The study of foreign languages has long benefited from technology in the form of audiovisual aids, but here too the computer connection holds out new approaches. Using an unusually effective software program called Transparent Language, for instance, language students can read classic texts on screen, clicking on any word or phrase for instant elaboration of its grammar, syntax, and meaning. And a teacher at Byram Hills High School in Armonk, New York has her class conversing by e- mail with fellow students in France and Spain.
Supported by a grant from IBM, Thayer High School in Winchester, New Hampshire is on the way to digitizing virtually everything students do. In Dale Courtney’s technical ed class, tenth-grader Dani Hopkins deftly manipulates the computer-assisted drafting tools she hopes could land her an architect’s job some day. Next to her sits the school’s acknowledged tech-head, [name redacted on request], who at sixteen can discourse knowledgeably with top IBM engineers when anything goes wrong in any of the school’s complex systems.
This case illustrates how technology can open up a curriculum both to cross disciplinary boundaries and to adjust to students’ individual needs. “[Student] was so uninterested in his regular courses that he had to go to summer school last year in algebra and English,” says principal Dennis Littky. “Finally we decided to let him devise a program whereby he can demonstrate mastery in all our nineteen skill areas through independent work in technology.” [Student] often arrives at school at six in the morni[ng and stays till late at night, Littky says, serving as the right-hand man of Thayer’s director of technology, Elliot Washor.
In Tom McGuire’s “networking” class, a dozen Thayer students meet daily to reflect on their own high school education and what it means. They visit younger students’ classes to explain the school’s new emphasis on mastering nineteen key skill areas (and new ways of demonstrating and documenting that mastery electronically). They survey student opinions on what qualities they will look for in a principal when Dennis Littky retires this year. And they use e-mail to exchange ideas about school change with other students around the country. In April the class will travel to Washington, D.C. for a national student conference which their technological wizardry has helped them organize from top to bottom.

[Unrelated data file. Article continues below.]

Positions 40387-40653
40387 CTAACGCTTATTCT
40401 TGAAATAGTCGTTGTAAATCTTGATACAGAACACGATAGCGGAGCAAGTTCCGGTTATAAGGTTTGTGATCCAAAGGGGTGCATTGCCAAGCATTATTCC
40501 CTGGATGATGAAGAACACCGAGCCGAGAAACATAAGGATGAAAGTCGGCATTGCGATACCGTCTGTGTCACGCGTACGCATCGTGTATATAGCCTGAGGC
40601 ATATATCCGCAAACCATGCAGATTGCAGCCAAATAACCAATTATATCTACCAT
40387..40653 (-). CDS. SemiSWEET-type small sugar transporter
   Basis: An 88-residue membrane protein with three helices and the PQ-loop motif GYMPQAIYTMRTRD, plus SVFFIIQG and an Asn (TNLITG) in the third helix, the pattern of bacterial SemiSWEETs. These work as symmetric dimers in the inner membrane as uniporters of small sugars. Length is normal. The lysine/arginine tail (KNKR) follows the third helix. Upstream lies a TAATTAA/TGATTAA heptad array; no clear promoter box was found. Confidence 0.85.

“Technology is a hook,” declares McGuire. “It draws kids into work they wouldn’t otherwise be doing.” Whether that involves collaborating with their peers nationwide on a scientific database documenting the extent of acid rain (as a National Geographic Society electronic network is doing) or functioning as respected participants in education reform, it has the same effect, he believes: to make their experience of learning more authentic and meaningful.
The acid test of a school’s success comes when kids must demonstrate their intellectual progress and prowess; and new technologies offer a range of new assessment possibilities. By its nature much new technology is performance-oriented; so videotapes, audiotapes, and hypermedia add a dimension to student presentations and exhibitions. “It’s a shame how many student papers are only seen by the student and her teacher,” Kathy Juarez comments. “Using another form not only opens student work up to other viewers, but encourages us to broaden our assessments to include a range of student learning styles.”
Just as important, the larger community-parents, experts, other teachers and students, employers, and colleges can more easily witness and evaluate student work when it is made available in various digitized forms. With the help of an IBM grant, the Coalition is working with Thayer High School and Louisville’s Eastern High School on developing the prototype of a “digital portfolio” that would document and assess student progress in an elegantly accessible form. The two efforts differ in interesting ways, but both result in-a single disk or CD that can follow a student’s progress-in still pictures, audio, video, or written text- through his or her entire school career.
At Thayer, the technology promises to remove the burden of multiple record-keeping from the school’s attempt to assess student progress toward nineteen skills that must be demonstrated by graduation. “The logistics of documenting that is a nightmare,” says Rick Durkee, who oversees the school’s computer technology. “We had nineteen folders into which we would put any of the kids’ work that met that competency. There was a lot of duplication, and a tremendous amount of sheer bulk of materials.” Now students’ digitized assignments can be placed in one or more skill folders by the team or the student herself; comments and evaluations from any number of sources go alongside, making clear what skill areas they demonstrate and how well they do it.